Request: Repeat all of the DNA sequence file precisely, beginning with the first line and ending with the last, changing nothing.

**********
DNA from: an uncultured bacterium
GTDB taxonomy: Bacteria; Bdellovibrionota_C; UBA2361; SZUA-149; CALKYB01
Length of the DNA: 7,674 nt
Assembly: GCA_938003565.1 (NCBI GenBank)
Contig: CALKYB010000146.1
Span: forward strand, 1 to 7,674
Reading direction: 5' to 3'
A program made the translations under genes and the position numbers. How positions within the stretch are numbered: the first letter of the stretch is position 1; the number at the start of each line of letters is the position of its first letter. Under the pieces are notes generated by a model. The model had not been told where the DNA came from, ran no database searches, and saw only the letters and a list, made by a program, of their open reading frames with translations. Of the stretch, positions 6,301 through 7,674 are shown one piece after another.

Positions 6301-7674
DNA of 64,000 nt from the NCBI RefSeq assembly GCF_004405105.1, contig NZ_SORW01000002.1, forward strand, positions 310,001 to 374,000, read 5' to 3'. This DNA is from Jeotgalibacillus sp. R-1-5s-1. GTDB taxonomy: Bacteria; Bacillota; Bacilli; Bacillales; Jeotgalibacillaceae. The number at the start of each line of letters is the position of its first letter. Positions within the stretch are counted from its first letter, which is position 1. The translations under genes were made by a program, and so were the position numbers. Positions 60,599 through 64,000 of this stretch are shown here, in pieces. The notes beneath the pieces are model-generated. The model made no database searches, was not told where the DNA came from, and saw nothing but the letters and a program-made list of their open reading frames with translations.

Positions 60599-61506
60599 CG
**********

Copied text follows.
DNA from: an uncultured bacterium
GTDB taxonomy: Bacteria; Bdellovibrionota_C; UBA2361; SZUA-149; CALKYB01
Length of the DNA: 7,674 nt
Assembly: GCA_938003565.1 (NCBI GenBank)
Contig: CALKYB010000146.1
Span: forward strand, 1 to 7,674
Reading direction: 5' to 3'
A program made the translations under genes and the position numbers. How positions within the stretch are numbered: the first letter of the stretch is position 1; the number at the start of each line of letters is the position of its first letter. Under the pieces are notes generated by a model. The model had not been told where the DNA came from, ran no database searches, and saw only the letters and a list, made by a program, of their open reading frames with translations. Of the stretch, positions 6,301 through 7,674 are shown one piece after another.

Positions 6301-7674
DNA of 64,000 nt from the NCBI RefSeq assembly GCF_004405105.1, contig NZ_SORW01000002.1, forward strand, positions 310,001 to 374,000, read 5' to 3'. This DNA is from Jeotgalibacillus sp. R-1-5s-1. GTDB taxonomy: Bacteria; Bacillota; Bacilli; Bacillales; Jeotgalibacillaceae. The number at the start of each line of letters is the position of its first letter. Positions within the stretch are counted from its first letter, which is position 1. The translations under genes were made by a program, and so were the position numbers. Positions 60,599 through 64,000 of this stretch are shown here, in pieces. The notes beneath the pieces are model-generated. The model made no database searches, was not told where the DNA came from, and saw nothing but the letters and a program-made list of their open reading frames with translations.

Positions 60599-61506
60599 CG